Indexing

No scholarly book expecting to be taken seriously (and bought by libraries) can omit an index (though it is another matter how ambitious your index is).

Good indexes are tricky to prepare. Please feel free to consult our indexing guidelines on the NIAS Press website.

The rates quoted to me by professional indexers have varied wildly – $2-$20 per typeset page.

Cover

Many publishers won’t let their authors get anywhere near the cover design, so crucial is it regarded to a book’s commercial success. Now you are responsible for producing something that doesn’t immediately scream ‘amateur’ to every bookshop you approach; what is needed is a cover that whispers ‘pick me up’. It must also meet certain technical and legal requirements (e.g. meet printers specifications and include a bar code).

The problem is that you can get a cover designer to do a proper job for about $500. But, if your book is to overcome its self-published origins in the nasty book world out there, then your cover needs to be inspired.

Printing

This is not something that you can do yourself; you are going to have to pay someone else to print your book.

Printing used to be the big barrier to self-publishing because with lithographic printing a minimum of about 1,000 copies of a book had to be printed. This required a huge investment (and a lot of spare space to store the books). Nowadays, however, the digital printing revolution has brought numbers down to single-copy printing at acceptable prices (and of an acceptable quality); self-publication of printed books is now within the reach of most budgets.

If you use an internet-based POD printer like Lightning Source, then you will be guided through the complexities of printing but will need to rigidly conform to their specifications. Set-up charges may be $75 and then you must pay for each printing order, each page printed and shipping (with a 300-page book costing you about $7 per copy), and often an annual file storage charge of $10-$20 charged.

If printing quality is an issue (because of the importance of your illustrations, for instance) and you have the belief and budget to print a minimum of 400 copies, then you are likely to get a better deal, better quality and much more human treatment by approaching a short-run printer. But be warned. ‘Real’ printers can be funny blokes; theirs is an utterly different world than yours. Many of the things that you find crucially important, they will find incomprehensible – and vice versa.

E-Book

You can of course avoid the perils (and costs) of printed publication by going down the e-route. (This option was discussed in my previous post.) However, I would suggest that you will still need to typeset your e-book and, while you avoid dealing with printers marks, bleeds and all such arcane stuff, instead you will need to meet the requirements of e-books (introducing hyperlinks, for instance). Be aware that PDF is not the only game in town (there are over 20 competing and incompatible e-book formats) nor is a computer screen necessarily the only display medium (the Amazon Kindle and iPhone being two other major destinations for e-books).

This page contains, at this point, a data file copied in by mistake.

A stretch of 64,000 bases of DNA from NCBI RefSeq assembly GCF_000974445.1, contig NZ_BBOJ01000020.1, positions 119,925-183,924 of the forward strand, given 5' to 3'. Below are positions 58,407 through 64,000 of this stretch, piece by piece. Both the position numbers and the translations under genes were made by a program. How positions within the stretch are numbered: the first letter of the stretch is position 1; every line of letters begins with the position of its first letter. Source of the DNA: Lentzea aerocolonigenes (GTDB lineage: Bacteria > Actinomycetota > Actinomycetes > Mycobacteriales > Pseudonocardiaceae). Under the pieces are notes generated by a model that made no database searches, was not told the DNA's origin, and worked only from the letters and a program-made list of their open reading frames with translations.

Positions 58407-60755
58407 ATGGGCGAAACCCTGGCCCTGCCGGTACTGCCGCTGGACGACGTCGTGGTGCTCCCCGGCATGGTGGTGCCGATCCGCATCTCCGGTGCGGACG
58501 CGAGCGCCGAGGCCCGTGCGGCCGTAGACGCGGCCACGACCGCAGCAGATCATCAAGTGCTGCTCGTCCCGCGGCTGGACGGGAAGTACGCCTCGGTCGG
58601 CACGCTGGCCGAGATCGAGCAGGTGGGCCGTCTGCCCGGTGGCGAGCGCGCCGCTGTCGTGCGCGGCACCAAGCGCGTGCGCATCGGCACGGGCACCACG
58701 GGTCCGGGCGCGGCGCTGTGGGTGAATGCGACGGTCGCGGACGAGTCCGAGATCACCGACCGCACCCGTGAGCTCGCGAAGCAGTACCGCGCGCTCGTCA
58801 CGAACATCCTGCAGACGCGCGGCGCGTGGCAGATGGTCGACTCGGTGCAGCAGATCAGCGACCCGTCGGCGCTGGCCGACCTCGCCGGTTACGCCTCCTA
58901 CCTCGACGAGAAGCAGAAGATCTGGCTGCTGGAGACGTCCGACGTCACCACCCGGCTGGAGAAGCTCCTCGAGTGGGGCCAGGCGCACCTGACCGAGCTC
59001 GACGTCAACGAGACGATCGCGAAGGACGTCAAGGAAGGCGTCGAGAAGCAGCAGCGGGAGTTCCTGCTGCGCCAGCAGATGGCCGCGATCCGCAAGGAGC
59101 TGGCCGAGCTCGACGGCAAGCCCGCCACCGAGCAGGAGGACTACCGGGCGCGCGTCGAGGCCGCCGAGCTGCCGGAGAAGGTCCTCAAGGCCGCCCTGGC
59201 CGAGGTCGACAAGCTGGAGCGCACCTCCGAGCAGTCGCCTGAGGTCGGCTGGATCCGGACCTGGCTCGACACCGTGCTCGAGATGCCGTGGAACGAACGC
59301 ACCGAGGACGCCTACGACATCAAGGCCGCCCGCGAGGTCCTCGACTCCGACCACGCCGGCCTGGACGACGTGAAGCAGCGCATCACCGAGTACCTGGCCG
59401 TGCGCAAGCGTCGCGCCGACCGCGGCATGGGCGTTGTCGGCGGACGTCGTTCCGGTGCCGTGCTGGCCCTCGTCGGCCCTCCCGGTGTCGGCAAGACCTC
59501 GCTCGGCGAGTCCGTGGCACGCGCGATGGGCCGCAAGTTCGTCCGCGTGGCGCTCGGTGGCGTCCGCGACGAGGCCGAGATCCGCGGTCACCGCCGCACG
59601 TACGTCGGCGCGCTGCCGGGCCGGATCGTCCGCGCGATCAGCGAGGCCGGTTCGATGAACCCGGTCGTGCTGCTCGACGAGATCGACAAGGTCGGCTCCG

If you would rather have a professional guide you through the e-jungle, the journey may cost you thousands and thousands of dollars.

Website

An alternative to a proper e-book is to self-publish your work on a website (or even as a blog, wiki or via another Web 2.0 channel like Twitter). Though feasible, the divergence in form of a ‘proper book’ is now so wide that increasingly you will find it hard to gain any recognition for this work.

If you can do all the work yourself and have free access to/use of your institutional website, then web publishing can be almost cost free. If you set up your own website, of course, then you will have to pay small but ongoing charges for the URL registration/maintenance and for a web hosting service. Bare-bones blogs like this one are free to set up and run.

Marketing and promotion

It is not enough to produce your book; you also need to bring it to the attention of its potential readers. Many books have been written on this subject and this blog post is already much too long. Suffice to say, you will need to draw upon all of your hustling skills to bear. By all means produce a flyer, issue a press release, buy advertising space in and send review copies to appropriate journals, and cold-call different bookshops – all the sorts of things that publishers do. But the best use of your time will be to exploit your own connections, to reach out directly to other scholars in your field – via notices to mailing lists and attendance at conferences, for instance.

None of this is easy and I seriously doubt you can afford the services of a publicist.

Sales and distribution